How Does Humidity Affect My Comfort, Health, & Indoor Air Quality?

How Does Humidity Affect My Comfort, Health, & Indoor Air Quality?

Have you ever noticed that sometimes you can be comfortable at a certain temperature and other times that same temperature can be slightly uncomfortable or unbearable?  For instance, in the winter time on a particular day 70 degrees Fahrenheit seems to be a comfortable set point.  On another given day you set the thermostat to 70 degrees Fahrenheit and it may seem cold.  The difference in the two variables is the humidity factor, which is often overlooked because most thermostats doesn’t read humidity.  Even the thermostats that read humidity we often don’t understand what it means when it comes down to comfort.

  • How does humidity affect my comfort?

Relative humidity is the ratio of the current humidity to the highest possible absolute humidity.  If the relative humidity is low, the feels like temperature will feel cooler than the actual temperature reading.  If the relative humidity is high, the feels like temperature will be higher than the actual temperature reading.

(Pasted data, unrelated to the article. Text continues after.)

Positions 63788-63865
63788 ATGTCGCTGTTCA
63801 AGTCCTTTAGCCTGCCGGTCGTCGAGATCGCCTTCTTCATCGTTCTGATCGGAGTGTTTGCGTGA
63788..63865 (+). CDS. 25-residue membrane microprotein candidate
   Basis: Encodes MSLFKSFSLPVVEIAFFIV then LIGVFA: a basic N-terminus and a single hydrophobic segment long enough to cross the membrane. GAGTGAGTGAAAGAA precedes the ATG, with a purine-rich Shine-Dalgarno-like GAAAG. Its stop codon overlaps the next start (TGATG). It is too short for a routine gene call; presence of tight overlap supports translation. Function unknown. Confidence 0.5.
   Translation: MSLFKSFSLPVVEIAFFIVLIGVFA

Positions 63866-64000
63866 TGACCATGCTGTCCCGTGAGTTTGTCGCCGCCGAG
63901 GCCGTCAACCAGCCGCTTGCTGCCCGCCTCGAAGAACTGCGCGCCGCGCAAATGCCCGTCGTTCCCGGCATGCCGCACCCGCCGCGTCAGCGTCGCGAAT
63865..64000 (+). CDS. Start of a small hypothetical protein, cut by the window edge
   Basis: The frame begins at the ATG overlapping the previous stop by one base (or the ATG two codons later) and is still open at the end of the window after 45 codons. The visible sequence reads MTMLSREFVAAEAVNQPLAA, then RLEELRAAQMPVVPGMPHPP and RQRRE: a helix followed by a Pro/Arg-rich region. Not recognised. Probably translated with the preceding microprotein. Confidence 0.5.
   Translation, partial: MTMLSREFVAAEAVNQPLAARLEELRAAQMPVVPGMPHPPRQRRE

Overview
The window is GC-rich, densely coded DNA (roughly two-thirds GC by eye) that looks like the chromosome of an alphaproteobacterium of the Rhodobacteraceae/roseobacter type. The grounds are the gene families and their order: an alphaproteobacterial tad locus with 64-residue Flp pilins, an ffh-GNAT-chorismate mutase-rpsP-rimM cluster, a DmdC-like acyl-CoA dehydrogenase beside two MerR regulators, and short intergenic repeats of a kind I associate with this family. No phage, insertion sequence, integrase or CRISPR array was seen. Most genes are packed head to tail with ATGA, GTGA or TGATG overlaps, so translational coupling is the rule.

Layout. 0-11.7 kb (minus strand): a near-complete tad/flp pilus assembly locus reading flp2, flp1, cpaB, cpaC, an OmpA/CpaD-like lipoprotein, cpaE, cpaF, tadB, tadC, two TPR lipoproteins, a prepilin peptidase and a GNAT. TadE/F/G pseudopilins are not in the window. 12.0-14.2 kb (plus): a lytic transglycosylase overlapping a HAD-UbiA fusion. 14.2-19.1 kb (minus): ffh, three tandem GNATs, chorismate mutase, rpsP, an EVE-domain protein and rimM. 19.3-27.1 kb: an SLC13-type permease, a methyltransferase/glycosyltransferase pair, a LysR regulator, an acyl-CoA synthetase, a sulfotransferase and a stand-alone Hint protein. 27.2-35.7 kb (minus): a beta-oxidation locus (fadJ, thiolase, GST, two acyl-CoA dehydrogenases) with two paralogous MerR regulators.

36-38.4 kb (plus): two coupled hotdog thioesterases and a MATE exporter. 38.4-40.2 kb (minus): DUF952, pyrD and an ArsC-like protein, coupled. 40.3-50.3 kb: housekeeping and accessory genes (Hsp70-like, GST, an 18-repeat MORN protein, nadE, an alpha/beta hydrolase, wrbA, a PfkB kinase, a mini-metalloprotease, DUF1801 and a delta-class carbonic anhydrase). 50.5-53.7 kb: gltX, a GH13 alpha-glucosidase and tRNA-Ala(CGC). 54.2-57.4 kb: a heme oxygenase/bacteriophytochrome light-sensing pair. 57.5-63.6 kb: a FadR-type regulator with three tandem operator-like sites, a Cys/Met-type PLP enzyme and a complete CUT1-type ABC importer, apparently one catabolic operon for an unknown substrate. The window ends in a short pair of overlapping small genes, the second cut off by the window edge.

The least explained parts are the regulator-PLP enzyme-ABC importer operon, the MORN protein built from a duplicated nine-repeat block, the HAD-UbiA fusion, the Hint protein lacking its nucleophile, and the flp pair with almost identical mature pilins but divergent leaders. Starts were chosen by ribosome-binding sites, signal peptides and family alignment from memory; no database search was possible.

• How does humidity levels affect my health and indoor air quality?

The ideal relative humidity in your home for comfort and health should be anywhere between 40-60%.  Anything above 60% will support bacterial growth such as mold and mildew. It will also be uncomfortable.  Anything below 40% will cause nose and throat irritation, chapped lips and skin, chipped paint, peeling wall paper, and cracked furniture.

  • How can I monitor the humidity in my home?

You can start by simply changing your thermostat if your thermostat doesn’t already have a humidity reading.  Some modern-day thermostats not only read the temperature, but also the relative humidity.  By being aware of the humidity and your comfort levels, you can know exactly what you need to do.

  • How can I control the humidity in my home?

Your central air-conditioning unit dehumidifies as it cools your home.  Depending on conditions of rather it being properly sized and maintained will determine how well it dehumidifies. You can use a standalone dehumidifier, or you can get a whole home dehumidifier installed in your central duct work of your heating and air-conditioning equipment.  For the heat cycle, you can purchase a standalone humidifier or a whole home humidifier that can be installed out of the way and no maintenance required on your part.



Though it is often overlooked, humidity plays a large roll in your home’s comfort, health, and indoor air quality.  It will be a great investment, for the efficiency of your unit.  It will allow you to run your heating & air-conditioning unit much higher in the summer and much lower in the winter without compromising comfort.  Give us a call or email us and we will be glad to come out and give you a free inspection and estimate.